The float ball — also known as the filler valve — and the overflow tube work together during this process to keep the water level even. The former lets the fill valve know when to start and stop loading water, while the overflow tube directs excess water to the right places. If the float ball comes detached and the tank starts to load water continuously, the overflow tube will redirect excess volumes of water into the bowl to prevent the tank from overflowing. When a flush never seems to end, it's often due to an issue along these lines.
The History of Toilets
The earliest known toilets date to around 2800 BC, during the Age of Cleanliness. The remains of the most advanced toilet designs from this period are found in the Mohenjo-daro archaeological site of modern day Sindh, Pakistan, where toilets were built from brick and consisted of wooden seats. These toilets connected to downward chutes that released waste into cesspits. However, use of these toilets was restricted to the upper classes. Everyone else had to squat. Also during the third millennium, people in northwestern India had toilets with running water that flowed into brick-covered drains.
In the Neolithic settlement of Skara Brae on the Scottish island of Orkney, houses built between 3100 BC and 2500 BC contained toilets with running water that connected to cubicle-covered drains. Early during the second millennium, toilets became a part of life in Minoan Crete, Egypt. In recent years, archeologists have uncovered the remains of what is believed to be a latrine-style toilet in Viet Nam that dates from around 1500 BC.
During the Middle Ages, toilets used by the upper class were known as garderobes. The garderobe consisted of a flat panel of wood with a hole in the center. In most castles, the panel was placed between opposite walls, in an area away from bedrooms. Each garderobe connected to a chute that released waste to an outer manor.
In ancient Rome and Greece, the commoners used chamber pots, which were placed in receptacles along the streets of cities. The chamber pot varied in size and shape, but it was usually made of either ceramic or metal. The design evolved over several centuries, during which chamber pots were imported to the Middle East and came to be made of copper and china.
Prior to the invention of flush toilets, chamber pots were used as nighttime waste repositories, and the "nightsoil" — as waste was often called — was dispensed with at dawn. While the design has generally been abandoned in developed countries over the past few centuries, it has seen continued use in UK prisons, as well as in the form of hospital bedpans.
The 16th century witnessed vast population growth throughout the cities of Europe, which spurred the development of cesspits in urban areas. In order to account for the fact that rain could no longer remove the vast amounts of human waste that was now being produced, a new system was developed in which latrines and cesspools were connected via pipes. Workers would clean out these cesspools with shovels every night, and then cart off the hard remains, which would subsequently be used as fertilizer.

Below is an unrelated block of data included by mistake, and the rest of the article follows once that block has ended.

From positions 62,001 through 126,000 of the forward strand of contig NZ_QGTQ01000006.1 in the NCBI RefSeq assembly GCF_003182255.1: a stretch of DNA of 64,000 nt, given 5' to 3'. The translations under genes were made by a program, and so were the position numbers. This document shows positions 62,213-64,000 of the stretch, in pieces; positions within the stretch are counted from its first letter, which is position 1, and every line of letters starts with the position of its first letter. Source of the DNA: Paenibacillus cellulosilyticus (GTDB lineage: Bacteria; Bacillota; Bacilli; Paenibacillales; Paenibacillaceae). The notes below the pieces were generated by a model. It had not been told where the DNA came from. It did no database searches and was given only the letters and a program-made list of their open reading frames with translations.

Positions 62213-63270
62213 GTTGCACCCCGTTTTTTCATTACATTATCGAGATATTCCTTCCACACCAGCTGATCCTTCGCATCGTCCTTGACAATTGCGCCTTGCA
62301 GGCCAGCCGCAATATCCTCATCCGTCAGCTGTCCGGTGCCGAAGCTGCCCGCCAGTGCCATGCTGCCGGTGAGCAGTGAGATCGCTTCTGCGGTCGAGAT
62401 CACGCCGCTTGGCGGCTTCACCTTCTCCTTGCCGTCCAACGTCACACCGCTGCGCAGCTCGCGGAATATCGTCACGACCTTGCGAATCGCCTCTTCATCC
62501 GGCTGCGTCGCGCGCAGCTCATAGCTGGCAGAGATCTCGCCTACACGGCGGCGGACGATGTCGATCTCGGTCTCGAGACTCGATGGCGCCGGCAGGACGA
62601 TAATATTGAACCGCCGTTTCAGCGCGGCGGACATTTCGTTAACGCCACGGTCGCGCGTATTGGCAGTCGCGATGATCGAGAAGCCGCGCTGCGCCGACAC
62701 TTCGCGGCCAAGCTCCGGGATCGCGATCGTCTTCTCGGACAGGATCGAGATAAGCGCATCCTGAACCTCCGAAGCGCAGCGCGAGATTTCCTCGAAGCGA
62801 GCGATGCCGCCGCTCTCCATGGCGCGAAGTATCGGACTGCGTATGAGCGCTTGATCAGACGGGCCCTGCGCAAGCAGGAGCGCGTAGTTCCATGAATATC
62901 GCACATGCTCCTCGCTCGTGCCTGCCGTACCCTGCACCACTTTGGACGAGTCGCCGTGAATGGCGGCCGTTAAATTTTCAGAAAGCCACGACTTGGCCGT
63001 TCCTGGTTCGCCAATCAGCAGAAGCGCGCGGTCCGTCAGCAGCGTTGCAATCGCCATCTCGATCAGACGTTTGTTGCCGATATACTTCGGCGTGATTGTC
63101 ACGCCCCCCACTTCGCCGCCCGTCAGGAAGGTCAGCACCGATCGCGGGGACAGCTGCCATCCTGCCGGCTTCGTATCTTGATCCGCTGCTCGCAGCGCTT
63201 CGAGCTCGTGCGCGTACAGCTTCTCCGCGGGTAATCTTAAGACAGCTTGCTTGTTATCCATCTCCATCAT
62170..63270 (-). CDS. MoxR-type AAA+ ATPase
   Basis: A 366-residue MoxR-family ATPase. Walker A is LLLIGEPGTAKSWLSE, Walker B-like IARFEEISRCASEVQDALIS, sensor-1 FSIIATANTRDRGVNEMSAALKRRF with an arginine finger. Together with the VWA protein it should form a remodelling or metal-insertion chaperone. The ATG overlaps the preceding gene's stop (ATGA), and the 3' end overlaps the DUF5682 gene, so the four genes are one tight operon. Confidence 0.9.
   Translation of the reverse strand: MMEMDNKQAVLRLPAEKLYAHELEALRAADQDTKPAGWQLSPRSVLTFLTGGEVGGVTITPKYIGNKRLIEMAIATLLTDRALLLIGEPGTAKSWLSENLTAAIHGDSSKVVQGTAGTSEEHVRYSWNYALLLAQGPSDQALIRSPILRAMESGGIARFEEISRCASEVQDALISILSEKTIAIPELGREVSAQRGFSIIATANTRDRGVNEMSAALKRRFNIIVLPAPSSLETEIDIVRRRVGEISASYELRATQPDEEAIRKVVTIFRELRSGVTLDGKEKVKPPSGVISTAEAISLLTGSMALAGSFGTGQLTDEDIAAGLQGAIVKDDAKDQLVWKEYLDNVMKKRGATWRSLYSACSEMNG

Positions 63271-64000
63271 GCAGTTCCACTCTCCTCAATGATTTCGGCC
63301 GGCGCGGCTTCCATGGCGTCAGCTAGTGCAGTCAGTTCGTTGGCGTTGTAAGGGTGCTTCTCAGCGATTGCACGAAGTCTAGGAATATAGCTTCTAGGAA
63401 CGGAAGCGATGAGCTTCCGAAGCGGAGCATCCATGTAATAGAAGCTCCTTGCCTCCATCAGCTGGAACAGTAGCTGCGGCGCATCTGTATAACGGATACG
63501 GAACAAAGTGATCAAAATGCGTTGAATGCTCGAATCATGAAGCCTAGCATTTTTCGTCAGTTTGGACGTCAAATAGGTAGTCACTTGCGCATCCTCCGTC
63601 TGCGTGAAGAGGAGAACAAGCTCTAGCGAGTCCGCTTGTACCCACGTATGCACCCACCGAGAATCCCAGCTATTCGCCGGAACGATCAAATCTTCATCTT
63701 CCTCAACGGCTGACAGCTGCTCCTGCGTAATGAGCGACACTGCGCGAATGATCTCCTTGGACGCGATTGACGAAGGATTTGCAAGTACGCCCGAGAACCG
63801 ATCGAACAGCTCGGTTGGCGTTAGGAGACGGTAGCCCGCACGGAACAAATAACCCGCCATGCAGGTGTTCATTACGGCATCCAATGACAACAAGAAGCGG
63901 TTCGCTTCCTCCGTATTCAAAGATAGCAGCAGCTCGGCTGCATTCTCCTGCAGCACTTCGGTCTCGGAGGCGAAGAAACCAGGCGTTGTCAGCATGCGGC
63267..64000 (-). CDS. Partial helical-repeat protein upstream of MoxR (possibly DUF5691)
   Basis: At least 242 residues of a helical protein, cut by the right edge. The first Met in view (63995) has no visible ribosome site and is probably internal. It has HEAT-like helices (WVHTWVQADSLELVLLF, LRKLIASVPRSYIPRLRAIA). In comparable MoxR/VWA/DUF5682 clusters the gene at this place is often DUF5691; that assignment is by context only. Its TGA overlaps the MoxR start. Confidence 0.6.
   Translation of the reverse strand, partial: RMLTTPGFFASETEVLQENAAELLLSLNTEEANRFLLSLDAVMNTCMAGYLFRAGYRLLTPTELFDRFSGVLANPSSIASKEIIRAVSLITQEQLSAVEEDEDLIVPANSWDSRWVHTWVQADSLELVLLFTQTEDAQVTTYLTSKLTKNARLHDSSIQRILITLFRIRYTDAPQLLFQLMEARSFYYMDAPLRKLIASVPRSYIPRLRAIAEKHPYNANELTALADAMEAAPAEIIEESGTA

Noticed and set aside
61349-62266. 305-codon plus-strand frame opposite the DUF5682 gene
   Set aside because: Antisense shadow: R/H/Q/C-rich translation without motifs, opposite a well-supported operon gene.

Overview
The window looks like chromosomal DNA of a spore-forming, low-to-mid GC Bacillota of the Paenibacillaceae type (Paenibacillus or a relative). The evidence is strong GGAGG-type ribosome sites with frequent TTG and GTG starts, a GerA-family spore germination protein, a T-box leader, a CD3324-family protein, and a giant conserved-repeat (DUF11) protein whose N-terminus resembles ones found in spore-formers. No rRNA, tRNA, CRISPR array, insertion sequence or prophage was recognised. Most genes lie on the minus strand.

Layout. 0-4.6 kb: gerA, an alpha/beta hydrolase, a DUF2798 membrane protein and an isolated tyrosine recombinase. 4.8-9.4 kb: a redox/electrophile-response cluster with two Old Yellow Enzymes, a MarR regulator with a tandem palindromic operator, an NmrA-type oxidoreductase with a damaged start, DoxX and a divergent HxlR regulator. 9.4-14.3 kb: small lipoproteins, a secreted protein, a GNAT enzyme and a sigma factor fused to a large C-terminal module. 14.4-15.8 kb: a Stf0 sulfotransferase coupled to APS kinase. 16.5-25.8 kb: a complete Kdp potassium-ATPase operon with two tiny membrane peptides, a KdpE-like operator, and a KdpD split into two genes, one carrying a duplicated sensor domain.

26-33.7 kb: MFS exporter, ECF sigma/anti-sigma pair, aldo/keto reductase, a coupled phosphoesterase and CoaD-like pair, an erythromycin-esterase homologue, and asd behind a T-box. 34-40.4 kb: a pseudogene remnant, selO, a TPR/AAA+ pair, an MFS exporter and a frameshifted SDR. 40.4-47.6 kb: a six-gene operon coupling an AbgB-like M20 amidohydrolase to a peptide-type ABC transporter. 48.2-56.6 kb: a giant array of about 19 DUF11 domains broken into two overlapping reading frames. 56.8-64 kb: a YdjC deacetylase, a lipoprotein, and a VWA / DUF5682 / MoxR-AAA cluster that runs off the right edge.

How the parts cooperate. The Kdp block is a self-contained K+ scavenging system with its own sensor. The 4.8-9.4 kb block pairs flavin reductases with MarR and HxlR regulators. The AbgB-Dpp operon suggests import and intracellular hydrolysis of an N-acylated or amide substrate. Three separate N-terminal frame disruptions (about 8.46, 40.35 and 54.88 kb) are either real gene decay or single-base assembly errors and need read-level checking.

For the remainder of the waterless-toilet era, waste was recycled into agriculture in a manner similar to the animal kingdom. During the early 1800s, health officials were debating on whether it was really sanitary to recycle human waste. By the middle of the 19th century, cesspools were being replaced by modern-day sewage systems in most major cities. As this was happening, plumbing for sinks, tubs and toilets also became commonplace in houses and apartment buildings.
The flush toilet that people use today was first developed during the Industrial Revolution. Spurring this development was Scottish watchmaker Alexander Cummings, who advanced the capabilities of plumbing with his invention known as the S-trap in 1775. With this design, it was now possible to let waste drain from a toilet to the sewer because the sitting water within a bowl worked at blocking out sewage stench.
Flush toilets quickly became popular throughout the U.K., Europe and North America. One of the distinct innovations among U.S. engineers during the late 1800s was the chain-pull indoor toilet, which was used in upper-class homes and hotels prior to the flush toilet. A further innovation arrived at the turn of the century in the form of the Flushometer, which linked toilets to pressurized water and thus shortened the wait time between flushes.
Since that time, the standard flush toilet has reigned supreme throughout most of the world. Recent decades, however, have brought about significant developments in the design, and one of the most notable has been the Duoset cistern by Australian inventor Bruce Thompson. Featuring two buttons and flush levels, the Duoset has allowed users to conserve as much as 67% on their water.
Prior to the spread of flush toilets, many prominent inventors and health officials promoted the use of dry earth closets, which were invented in the mid-19th century by clergyman Henry Moule. He sought to improve London's sanitation after two cholera outbreaks were caused by sewage buildup in the Thames.
His design was inspired by the facilities used at the care houses that treated patients during the Great Stink of 1858, which culminated from the sewage problem. Though it never caught on universally, Moule's system — which he expounded upon at length in several written works during the 1870s — was put into place for a number of years at private homes, hospitals and military outposts.
Different Types of Toilets
Toilets have evolved over millennia across multiple continents. Even today, toilet designs continue to evolve as technologies improve and users demand a broader array of features and functionality. The following toilet types represent the most widely used and noteworthy designs around the world: